What’s your arch type? Every foot is unique, but most tend to fall into one of three categories in regard to the arch: low (or flat), medium (or normal), or high. The shape of your arch can have a significant impact on what kind of shoes will be the best for you, as well as what kind of foot problems or pain you may be especially likely to develop, so it pays to know your style—especially if you’re a runner, hiker, or athlete.
Not sure what kind of arch you have? Try one of these two tests.
The Wet Test
You can often get a pretty good read on what your arches are doing based on what you see when you look at your footprint. To perform the wet test, fill a shallow pan with water and moisten your sole. Then, grab an old paper grocery bag or heavy construction paper (or really anything that will give you a clean, clear print) and take a stand.
Ideally, you should see about half your arch in the print. A filled-in midfoot likely indicates flat feet, while a narrow sliver (or even a complete disconnect) between heels and toes suggests a high arch.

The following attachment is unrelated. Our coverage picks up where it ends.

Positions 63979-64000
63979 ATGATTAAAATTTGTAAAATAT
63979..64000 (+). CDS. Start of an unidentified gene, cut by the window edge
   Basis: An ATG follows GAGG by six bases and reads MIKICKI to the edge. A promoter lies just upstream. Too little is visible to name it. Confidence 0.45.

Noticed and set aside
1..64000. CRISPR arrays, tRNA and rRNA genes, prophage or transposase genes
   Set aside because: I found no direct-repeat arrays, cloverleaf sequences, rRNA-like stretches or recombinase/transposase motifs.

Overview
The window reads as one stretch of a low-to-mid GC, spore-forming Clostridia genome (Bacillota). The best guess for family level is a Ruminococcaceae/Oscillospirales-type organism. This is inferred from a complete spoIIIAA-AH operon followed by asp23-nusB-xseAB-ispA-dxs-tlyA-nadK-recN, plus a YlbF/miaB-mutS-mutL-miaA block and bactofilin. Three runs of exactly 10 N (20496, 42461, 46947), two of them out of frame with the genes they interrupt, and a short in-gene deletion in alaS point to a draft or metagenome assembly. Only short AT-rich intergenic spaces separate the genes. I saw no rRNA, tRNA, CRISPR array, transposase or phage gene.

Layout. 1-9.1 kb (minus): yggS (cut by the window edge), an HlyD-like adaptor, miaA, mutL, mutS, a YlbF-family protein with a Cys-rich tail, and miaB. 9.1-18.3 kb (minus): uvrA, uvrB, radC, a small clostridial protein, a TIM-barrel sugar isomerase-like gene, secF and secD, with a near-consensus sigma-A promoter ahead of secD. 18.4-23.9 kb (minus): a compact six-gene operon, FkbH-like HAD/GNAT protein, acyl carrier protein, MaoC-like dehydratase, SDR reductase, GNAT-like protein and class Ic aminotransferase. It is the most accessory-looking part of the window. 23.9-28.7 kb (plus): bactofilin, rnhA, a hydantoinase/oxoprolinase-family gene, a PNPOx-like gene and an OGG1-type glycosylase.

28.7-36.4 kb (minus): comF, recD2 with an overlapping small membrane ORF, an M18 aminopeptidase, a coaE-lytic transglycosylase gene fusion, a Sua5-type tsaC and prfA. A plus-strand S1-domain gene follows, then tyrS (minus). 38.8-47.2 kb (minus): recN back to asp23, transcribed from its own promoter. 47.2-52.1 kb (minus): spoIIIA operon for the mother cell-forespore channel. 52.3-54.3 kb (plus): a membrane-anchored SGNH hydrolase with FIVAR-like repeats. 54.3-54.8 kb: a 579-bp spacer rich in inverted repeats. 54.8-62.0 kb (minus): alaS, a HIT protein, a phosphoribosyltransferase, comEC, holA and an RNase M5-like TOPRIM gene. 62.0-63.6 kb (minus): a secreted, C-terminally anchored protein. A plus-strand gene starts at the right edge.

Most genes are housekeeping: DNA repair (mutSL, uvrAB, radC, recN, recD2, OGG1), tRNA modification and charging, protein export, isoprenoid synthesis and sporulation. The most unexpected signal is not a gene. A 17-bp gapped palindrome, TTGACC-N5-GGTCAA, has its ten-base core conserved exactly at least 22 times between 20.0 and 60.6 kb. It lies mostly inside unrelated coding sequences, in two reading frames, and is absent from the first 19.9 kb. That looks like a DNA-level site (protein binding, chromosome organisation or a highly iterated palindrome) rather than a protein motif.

The Wear Test
If you’re a runner or regular walker with an old enough pair of shoes, you may be able to get an idea about your arch shape based on the wear pattern on your shoe tread. Although this technically is a better indicator of your pronation style, pronation and arch shape are frequently correlated.
The ideal wear pattern is distributed relatively evenly across the heel and balls of the feet. Excessive wear on the outer edge of the shoe is typical of those who underpronate (or supinate), which often indicates high arches. Heavier wear on the inside of the shoe and under the big toe is often a sign of overpronation, common among those with flatter feet.While these simple tests can help you get a better idea of what your feet need, any concerns about foot shape or foot pain should be brought to the experts at Carolina Podiatry Group. Our doctors are dedicated to supplying the tools and treatment you need to walk, run, and move without pain. Contact us online, or schedule an appointment at one of our three offices by calling 888-569-9559.